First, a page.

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Common Kingfisher

Related subjects: Birds

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Common Kingfisher
Conservation status
Least Concern
Scientific classification
Kingdom: Animalia
Phylum: Chordata
Class: Aves
Order: Coraciiformes
Family: Alcedinidae
Genus: Alcedo
Species: A. atthis
Binomial name
Alcedo atthis
(Linnaeus, 1758)

The Common Kingfisher or the European Kingfisher (Alcedo atthis), has a very wide distribution over Eurasia and Africa. This striking blue bird lives primarily besides water bodies.


This species is widely distributed over Europe, Asia, and Africa. It is largely a resident species, but may migrate short distances from northern areas where the water surfaces freeze.

Habitat: It is a bird of the waterside, since it feeds entirely upon aquatic animals. It is frequent beside lakes, ponds, canals or dykes and streams. In winter, especially when inland waters are icebound, it may move to tidal marshes and the shore, taking its stand on the mussel or limpet covered rocks and diving into the shallow pools.

In most of its European range it is the only kingfisher. It may often be confused with the Small Blue Kingfisher, with which it overlaps in the southern areas of most of its range.


benghalnsis race in Kolkata, West Bengal, India.
Different races in Kolkata
benghalnsis race in Kolkata
taprobana race in Kolkata
  • Size: Slightly larger than a sparrow (ca. 18-19cm., with wings averaging 7.5 cm),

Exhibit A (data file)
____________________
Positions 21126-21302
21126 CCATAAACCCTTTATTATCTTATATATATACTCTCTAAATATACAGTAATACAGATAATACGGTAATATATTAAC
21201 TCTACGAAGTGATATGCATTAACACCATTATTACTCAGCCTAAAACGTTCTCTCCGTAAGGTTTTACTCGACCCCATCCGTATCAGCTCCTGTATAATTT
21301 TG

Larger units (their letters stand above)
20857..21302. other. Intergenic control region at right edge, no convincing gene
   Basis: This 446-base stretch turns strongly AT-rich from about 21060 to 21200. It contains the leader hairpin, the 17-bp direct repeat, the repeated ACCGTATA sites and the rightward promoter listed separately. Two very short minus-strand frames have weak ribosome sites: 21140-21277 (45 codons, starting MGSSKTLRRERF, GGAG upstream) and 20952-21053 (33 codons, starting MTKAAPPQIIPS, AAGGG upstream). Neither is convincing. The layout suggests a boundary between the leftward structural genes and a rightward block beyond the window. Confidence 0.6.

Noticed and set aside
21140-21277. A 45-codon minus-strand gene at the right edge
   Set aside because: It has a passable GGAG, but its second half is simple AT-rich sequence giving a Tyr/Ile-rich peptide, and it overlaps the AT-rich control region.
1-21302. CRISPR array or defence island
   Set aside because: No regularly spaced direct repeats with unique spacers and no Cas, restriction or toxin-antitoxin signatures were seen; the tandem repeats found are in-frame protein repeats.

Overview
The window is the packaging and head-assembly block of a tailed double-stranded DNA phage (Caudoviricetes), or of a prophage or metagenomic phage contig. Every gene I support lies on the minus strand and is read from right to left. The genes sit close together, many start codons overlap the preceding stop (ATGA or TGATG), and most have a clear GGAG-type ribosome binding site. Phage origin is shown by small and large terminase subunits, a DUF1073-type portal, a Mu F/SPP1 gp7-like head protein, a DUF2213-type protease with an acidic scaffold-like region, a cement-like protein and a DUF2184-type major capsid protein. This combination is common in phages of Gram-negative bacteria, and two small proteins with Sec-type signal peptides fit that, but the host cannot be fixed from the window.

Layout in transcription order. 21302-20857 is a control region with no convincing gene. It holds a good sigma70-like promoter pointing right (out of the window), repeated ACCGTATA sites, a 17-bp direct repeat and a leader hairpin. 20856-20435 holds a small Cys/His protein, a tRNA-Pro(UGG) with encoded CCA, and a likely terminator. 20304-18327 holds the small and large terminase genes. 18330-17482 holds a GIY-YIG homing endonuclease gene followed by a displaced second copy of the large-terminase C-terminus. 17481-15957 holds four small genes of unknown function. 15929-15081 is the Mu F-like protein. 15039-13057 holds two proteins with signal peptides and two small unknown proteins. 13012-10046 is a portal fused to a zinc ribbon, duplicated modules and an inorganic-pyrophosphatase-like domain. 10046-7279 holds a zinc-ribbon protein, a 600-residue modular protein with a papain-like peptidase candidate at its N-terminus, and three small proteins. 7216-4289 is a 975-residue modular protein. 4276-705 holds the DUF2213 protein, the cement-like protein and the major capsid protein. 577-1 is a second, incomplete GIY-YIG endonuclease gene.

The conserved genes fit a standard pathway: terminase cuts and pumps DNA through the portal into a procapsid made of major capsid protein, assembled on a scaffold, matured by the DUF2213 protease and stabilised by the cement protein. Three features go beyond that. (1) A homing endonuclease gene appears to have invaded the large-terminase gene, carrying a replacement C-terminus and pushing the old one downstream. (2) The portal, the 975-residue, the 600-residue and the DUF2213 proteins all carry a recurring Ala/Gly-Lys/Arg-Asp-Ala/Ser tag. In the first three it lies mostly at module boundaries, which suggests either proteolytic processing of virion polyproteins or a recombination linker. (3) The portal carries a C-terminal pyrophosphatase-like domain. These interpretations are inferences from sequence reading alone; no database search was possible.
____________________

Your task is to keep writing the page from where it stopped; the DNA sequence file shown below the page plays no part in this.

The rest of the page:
• Appearance: Adult is bright metallic blue in the upper parts, cobalt on the back, and showing greenish reflections on the head and wings. The ear coverts and under parts are warm chestnut, the chin and sides of neck white.
    The bill of the female is blackish and reddish orange at the base; the bill of the male is all black; the legs are bright red with a dark blue stripe. In the young the bill is black.
  • Flight: The flight of the Kingfisher is rapid, the short rounded wings whirring until they appear a mere blur. It usually flies near the water, but during courtship the male chases the female through and over the trees with loud shrill whistles.
    The Kingfisher sometimes hovers over the water, with body held almost vertical, the tail and head bent slightly forward and the bill inclined downward.
  • Courtship: From February onwards the male has a trilling song, a modulated repetition of many whistles. He also signals with a whistle to the female when he is feeding her, this being his share of the nesting duties. This whistle is produced even when his bill is loaded with food, yet is clear and distinct. The female will reply and emerge from the nesting hole, and may fly to meet him, take the fish from him in the air, and return to the nest.


The bird has regular perches or stands from which it fishes. These may be a few inches or many feet above the water. It sits upright, its tail pointed downwards. It drops suddenly with a splash and usually returns at once with a struggling captive.

Large fish are beaten on a bough or rail; small fish and insects are promptly swallowed. A fish is usually lifted and carried by its middle, but its position is changed, sometimes by tossing it into the air, before it is swallowed head downwards.

Fish, aquatic insects and crustaceans are eaten. It eats numerous freshwater shrimps Gammarus.

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